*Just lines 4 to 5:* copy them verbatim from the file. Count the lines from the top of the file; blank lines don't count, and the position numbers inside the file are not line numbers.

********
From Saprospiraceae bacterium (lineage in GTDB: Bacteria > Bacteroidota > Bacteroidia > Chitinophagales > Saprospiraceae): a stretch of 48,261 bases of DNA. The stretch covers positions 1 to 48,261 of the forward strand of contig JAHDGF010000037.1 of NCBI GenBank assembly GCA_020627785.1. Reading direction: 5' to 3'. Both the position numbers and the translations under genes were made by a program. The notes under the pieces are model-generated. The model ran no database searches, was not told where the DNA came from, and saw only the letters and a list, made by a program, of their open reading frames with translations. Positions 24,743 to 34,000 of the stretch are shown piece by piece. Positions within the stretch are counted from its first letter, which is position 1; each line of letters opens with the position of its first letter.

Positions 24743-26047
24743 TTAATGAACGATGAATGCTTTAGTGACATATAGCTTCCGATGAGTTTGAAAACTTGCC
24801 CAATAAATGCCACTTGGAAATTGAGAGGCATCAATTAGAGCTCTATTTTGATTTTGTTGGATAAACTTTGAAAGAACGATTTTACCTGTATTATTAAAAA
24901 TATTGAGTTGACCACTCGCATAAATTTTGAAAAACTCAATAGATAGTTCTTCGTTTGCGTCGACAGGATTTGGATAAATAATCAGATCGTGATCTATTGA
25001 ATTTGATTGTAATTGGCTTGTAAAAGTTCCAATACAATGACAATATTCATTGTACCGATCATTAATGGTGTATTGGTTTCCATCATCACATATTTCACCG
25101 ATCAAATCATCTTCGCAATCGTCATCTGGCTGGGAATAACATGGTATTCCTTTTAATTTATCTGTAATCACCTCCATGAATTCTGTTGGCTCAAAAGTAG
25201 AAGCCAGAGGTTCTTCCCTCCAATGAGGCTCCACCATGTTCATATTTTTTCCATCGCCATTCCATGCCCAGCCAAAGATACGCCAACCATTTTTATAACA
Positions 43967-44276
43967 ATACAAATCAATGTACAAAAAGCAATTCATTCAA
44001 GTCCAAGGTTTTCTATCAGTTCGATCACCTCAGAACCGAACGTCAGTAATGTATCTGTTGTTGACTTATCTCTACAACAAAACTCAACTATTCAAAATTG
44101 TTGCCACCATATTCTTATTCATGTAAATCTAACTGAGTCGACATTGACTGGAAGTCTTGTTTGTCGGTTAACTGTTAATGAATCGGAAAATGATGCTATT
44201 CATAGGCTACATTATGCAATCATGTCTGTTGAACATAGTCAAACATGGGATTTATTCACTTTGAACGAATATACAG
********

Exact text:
24801 CAATAAATGCCACTTGGAAATTGAGAGGCATCAATTAGAGCTCTATTTTGATTTTGTTGGATAAACTTTGAAAGAACGATTTTACCTGTATTATTAAAAA
24901 TATTGAGTTGACCACTCGCATAAATTTTGAAAAACTCAATAGATAGTTCTTCGTTTGCGTCGACAGGATTTGGATAAATAATCAGATCGTGATCTATTGA